THE EPIDEMIOLOGIC association of infection of the upper respiratory tract and primary atypical pneumonia has been reported from many sources.1 Recently, serologic studies have demonstrated a direct causal relation between these diseases.2 During the third epidemic of primary pneumonitis in Minnesota, which is reported elsewhere,3 I observed for the first time babies ill with pneumonitis in the initial twenty-four hours of life. The mothers of several of these babies had evidence of infection of the upper respiratory tract at the time of delivery or shortly thereafter. This observation suggested that a common agent may be responsible for two seemingly different infections in which similar pathologic changes were observed. In the pharyngeal epithelium of both the mother and her baby there were many typical cytoplasmic inclusion bodies.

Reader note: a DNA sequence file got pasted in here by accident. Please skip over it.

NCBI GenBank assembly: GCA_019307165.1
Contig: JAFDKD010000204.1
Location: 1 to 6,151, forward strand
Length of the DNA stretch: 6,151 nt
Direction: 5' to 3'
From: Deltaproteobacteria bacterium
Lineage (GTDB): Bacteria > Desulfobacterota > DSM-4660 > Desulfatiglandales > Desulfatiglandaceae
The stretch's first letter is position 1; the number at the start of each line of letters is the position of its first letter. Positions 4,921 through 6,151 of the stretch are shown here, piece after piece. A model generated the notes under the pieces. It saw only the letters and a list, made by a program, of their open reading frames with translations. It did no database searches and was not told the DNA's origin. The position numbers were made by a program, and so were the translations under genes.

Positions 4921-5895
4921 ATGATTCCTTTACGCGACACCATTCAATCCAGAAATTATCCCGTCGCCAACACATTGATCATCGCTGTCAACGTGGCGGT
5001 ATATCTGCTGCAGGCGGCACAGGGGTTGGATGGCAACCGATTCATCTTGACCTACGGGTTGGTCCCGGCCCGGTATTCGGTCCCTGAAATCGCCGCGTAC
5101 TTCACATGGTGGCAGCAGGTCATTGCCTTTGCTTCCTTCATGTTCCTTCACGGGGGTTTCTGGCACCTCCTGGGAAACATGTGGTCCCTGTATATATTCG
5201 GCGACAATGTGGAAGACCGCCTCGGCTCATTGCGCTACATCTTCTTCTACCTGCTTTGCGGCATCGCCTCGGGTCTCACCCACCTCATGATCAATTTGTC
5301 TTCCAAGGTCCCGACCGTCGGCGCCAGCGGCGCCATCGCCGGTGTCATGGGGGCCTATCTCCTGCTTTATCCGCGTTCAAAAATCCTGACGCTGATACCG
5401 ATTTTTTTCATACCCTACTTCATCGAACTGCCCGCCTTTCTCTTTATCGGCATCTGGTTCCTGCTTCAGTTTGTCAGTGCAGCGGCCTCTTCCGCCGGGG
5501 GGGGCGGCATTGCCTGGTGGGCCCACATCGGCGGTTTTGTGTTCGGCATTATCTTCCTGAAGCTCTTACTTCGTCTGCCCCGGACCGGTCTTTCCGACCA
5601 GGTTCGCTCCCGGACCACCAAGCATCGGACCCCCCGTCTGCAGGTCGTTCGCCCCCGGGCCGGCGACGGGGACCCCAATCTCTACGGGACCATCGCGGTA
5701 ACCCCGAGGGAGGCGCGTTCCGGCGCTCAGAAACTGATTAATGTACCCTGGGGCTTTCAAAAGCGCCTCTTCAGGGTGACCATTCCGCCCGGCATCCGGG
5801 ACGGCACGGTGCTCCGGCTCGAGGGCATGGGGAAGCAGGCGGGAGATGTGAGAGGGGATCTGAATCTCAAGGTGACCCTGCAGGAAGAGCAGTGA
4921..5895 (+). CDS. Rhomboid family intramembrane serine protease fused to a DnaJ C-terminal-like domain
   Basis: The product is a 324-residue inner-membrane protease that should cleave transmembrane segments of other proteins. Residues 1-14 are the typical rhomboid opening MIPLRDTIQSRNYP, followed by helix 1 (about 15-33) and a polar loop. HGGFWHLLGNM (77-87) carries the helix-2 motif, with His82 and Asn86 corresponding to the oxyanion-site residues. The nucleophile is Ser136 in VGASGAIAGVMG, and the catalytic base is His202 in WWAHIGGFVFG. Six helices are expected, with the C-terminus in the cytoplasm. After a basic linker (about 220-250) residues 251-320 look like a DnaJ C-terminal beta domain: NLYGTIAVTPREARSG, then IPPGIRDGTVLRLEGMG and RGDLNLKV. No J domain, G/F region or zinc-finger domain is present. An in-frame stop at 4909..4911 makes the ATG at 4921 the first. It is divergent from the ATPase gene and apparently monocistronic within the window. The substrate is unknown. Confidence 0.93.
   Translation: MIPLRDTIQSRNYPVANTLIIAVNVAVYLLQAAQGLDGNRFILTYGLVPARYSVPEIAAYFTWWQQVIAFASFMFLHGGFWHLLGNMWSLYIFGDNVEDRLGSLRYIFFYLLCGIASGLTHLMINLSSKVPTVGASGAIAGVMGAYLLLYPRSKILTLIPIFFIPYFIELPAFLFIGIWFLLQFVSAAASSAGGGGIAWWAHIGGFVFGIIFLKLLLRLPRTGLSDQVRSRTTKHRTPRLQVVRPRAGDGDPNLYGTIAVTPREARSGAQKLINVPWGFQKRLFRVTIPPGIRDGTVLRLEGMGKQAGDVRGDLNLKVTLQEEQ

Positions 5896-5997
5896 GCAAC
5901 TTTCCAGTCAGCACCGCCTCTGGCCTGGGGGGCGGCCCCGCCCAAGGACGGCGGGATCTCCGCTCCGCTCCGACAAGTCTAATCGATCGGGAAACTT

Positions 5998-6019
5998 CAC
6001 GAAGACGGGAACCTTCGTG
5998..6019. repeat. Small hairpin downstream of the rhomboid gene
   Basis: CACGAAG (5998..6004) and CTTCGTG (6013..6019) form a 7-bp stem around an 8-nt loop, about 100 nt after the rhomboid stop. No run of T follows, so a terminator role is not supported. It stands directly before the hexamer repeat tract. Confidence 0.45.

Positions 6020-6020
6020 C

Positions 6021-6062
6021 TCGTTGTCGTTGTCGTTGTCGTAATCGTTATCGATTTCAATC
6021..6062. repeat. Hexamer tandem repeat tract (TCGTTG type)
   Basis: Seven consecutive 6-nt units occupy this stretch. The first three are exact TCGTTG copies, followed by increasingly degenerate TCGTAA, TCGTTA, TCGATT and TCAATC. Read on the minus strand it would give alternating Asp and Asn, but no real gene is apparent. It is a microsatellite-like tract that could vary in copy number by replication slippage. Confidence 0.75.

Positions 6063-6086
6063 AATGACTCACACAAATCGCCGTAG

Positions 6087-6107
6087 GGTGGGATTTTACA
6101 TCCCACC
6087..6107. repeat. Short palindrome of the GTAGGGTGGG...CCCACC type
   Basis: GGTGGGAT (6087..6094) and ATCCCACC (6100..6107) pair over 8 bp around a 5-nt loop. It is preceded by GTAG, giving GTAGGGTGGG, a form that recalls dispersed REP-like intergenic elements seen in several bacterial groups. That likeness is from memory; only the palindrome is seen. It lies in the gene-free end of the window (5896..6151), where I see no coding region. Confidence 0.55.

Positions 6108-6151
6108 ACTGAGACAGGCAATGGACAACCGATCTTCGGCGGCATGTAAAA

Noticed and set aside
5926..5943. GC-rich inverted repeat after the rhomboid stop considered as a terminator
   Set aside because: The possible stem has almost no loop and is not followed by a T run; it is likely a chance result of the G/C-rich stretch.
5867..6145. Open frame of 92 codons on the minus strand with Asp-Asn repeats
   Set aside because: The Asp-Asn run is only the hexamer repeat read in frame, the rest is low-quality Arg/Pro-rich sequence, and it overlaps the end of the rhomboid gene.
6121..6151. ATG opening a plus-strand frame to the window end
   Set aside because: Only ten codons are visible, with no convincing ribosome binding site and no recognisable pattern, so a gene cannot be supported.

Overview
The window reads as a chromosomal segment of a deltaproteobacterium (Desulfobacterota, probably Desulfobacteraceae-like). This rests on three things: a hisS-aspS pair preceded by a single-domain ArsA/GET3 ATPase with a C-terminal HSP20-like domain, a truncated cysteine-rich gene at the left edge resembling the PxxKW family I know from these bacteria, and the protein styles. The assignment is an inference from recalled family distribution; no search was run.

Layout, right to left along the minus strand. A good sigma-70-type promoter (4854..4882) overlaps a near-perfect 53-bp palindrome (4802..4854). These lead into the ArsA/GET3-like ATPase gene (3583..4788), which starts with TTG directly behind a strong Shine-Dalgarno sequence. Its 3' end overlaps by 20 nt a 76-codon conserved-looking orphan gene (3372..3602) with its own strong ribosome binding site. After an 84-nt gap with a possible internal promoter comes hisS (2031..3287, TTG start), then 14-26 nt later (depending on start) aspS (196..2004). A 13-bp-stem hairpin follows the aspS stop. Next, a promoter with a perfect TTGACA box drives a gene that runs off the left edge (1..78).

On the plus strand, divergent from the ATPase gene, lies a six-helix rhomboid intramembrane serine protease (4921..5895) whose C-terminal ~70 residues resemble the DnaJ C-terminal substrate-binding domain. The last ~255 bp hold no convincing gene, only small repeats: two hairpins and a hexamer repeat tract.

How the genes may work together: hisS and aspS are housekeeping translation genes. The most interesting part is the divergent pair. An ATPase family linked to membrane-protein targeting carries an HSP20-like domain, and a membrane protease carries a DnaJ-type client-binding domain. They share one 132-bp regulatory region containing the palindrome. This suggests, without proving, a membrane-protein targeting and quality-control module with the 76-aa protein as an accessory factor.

The frequent association of the common cold and atypical pneumonia is well known. An epidemiologic report by the Commission on Acute